Another Pride and Prejudice sequel which I am I happy to say is focused on the emancipation of Miss Anne de Bourgh, a minor character who sorely deserved a make-over. (Publisher’s description) It is a truth universally acknowledged that Lady Catherine will never find a husband for Anne. When a fortuitous accident draws Anne away from Rosings and her overbearing mother’s direct influence, she is able to think and act for herself for the first time ever. In the society of her cousins Darcy and Georgiana, and, of course, the lively Mrs. Darcy, Anne reveals a talent for writing and a zest for life. Meanwhile, Lady Catherine is determined to choose a husband for Anne. But now that Anne has found her courage, she may not be so easy to rule. Anne de Bourgh is a sympathetic character whose obedience and meekness were expected of women in her day. As she frees herself from these expectations, Anne discovers strength, independence, and even true love in a wonderfully satisfying coming-of-age story. Sourcebooks Landmark. ISBN: 978-1402224386

Murder at Longbourn, by Tracy Kiely (2009)Murder at Longbourn: A Mystery, by Tracy Kiely 

Ready for a cozy mystery with a Pride and Prejudice theme? This debut novel by Tracy Kiely just might do the trick. Set in contemporary Cape Code, her Elizabeth Parker is as clever, witty and spirited as Jane Austen’s original Lizzy Bennet, but in addition to dealing with her love life, she is in the throws of a murder. (Publisher’s description) Planning New Year’s resolutions to rid her life of all things unhealthy, Elizabeth Parker has dumped fatty foods, processed sugar, and her two-timing boyfriend. Indeed, the invitation to join her Aunt Winnie for a How to Host a Murder Party on New Year’s Eve at Winnie’s new Cape Cod B and B comes just in time. But when the local wealthy miser ends up the unscripted victim, Elizabeth must unearth old secrets and new motives in order to clear her beloved aunt of suspicion. The suspects include the town gossip, a haughty rich woman, and an antiques business owner much enamored of his benefactress, a Mrs. Kristell Dubois. If that isn’t bad enough, Elizabeth must also contend with her childhood nemesis, Peter McGowan—a man she suspects has only matured in chronological years—and her suspicions about his family’s interest in Winnie’s inn. Minotaur Books. ISBN: 978-0312537562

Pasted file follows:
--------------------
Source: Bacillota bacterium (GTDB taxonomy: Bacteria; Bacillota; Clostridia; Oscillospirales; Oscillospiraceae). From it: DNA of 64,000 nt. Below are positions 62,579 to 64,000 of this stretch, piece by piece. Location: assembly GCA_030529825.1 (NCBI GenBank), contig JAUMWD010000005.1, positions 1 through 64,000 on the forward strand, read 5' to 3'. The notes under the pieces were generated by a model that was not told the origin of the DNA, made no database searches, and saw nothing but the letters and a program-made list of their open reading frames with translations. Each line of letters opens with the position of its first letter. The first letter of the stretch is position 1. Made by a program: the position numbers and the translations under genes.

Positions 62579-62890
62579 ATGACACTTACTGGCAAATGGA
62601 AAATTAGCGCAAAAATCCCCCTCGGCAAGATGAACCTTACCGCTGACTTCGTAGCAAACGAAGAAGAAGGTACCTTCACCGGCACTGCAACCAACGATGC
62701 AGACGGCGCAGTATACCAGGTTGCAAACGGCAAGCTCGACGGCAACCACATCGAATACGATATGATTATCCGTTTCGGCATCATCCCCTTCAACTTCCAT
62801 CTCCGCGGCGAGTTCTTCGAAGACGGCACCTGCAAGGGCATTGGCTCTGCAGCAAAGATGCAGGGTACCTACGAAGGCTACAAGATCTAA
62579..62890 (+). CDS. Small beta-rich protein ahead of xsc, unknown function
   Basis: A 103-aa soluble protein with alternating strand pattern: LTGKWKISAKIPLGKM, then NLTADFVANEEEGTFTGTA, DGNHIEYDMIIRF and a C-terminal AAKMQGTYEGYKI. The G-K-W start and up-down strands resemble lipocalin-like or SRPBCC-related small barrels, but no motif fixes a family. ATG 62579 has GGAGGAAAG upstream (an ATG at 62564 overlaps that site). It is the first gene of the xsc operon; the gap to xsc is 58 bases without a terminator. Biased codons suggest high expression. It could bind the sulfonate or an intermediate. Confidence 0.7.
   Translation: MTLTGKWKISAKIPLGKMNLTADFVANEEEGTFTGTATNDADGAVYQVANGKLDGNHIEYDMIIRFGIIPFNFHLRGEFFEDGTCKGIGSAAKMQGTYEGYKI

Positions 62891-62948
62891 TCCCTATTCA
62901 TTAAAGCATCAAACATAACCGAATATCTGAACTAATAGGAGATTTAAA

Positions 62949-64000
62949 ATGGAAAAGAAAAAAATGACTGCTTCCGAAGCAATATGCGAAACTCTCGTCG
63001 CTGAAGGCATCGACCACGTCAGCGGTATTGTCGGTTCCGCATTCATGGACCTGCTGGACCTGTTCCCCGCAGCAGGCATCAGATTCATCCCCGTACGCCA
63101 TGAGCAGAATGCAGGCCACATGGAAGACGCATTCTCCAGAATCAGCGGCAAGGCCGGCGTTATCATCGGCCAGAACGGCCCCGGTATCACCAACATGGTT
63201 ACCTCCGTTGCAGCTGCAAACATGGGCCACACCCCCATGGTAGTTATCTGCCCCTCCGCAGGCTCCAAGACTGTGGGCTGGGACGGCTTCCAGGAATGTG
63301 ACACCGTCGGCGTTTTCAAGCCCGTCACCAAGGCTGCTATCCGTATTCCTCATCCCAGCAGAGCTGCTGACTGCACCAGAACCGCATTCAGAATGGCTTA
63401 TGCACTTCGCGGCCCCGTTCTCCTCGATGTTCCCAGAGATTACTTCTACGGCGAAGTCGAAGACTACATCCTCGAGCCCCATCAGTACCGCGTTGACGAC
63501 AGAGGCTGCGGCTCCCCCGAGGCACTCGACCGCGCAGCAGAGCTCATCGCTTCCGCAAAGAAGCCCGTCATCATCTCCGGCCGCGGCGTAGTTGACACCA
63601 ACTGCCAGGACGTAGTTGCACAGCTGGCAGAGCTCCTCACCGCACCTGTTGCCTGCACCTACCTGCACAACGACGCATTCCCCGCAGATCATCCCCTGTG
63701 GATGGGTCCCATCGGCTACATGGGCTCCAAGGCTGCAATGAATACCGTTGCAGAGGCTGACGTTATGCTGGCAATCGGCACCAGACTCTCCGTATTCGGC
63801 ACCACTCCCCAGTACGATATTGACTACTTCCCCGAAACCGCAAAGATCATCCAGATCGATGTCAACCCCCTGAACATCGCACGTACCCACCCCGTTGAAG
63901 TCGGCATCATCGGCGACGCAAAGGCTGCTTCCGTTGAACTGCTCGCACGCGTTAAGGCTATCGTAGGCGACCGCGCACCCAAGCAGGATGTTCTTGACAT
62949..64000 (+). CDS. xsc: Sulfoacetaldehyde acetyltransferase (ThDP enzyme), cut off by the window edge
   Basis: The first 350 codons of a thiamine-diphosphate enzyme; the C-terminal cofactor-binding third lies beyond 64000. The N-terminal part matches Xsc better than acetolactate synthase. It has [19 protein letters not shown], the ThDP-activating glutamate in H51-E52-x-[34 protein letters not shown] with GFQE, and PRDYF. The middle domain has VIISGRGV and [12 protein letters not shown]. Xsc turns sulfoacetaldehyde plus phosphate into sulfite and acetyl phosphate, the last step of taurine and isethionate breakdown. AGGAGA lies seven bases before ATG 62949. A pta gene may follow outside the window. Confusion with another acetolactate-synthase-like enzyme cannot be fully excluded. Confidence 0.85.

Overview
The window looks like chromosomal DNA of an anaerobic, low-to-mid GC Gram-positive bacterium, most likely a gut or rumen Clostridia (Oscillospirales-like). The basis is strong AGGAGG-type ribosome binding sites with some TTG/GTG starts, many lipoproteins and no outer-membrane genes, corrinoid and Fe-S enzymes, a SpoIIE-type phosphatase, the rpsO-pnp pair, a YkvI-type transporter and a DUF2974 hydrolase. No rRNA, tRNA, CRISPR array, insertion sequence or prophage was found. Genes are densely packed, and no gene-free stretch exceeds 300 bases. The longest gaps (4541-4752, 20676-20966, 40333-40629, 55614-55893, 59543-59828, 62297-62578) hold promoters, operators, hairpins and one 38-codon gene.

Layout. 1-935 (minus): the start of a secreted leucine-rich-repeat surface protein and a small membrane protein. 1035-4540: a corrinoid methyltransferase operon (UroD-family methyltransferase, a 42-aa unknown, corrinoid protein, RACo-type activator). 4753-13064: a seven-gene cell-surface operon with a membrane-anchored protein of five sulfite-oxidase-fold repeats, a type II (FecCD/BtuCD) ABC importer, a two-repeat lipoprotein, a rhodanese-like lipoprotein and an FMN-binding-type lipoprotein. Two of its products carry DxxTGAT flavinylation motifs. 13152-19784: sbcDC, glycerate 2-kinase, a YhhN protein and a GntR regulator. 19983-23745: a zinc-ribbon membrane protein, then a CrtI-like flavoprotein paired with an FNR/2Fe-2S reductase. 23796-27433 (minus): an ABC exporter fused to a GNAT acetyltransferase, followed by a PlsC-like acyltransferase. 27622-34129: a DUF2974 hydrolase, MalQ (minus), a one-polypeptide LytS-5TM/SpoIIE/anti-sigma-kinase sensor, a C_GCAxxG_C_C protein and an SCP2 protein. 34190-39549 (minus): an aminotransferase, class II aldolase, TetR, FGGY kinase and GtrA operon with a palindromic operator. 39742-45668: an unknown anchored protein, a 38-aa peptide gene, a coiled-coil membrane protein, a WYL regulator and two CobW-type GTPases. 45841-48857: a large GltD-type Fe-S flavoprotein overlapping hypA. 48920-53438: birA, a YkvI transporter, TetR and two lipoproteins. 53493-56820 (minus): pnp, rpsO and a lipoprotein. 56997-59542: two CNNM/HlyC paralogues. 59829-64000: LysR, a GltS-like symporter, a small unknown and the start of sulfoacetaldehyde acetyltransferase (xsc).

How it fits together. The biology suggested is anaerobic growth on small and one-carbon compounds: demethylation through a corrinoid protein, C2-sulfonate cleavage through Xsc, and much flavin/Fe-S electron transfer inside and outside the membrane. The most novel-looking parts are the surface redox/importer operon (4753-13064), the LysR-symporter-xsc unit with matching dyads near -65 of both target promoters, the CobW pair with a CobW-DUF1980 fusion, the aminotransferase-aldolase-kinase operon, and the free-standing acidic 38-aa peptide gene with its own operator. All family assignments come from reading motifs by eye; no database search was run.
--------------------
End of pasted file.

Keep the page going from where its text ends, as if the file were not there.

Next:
Darcy's Temptations, by Regina Jeffers (2009)Darcy’s Temptation: A Sequel to Jane Austen’s Pride and Prejudice, by Regina Jeffers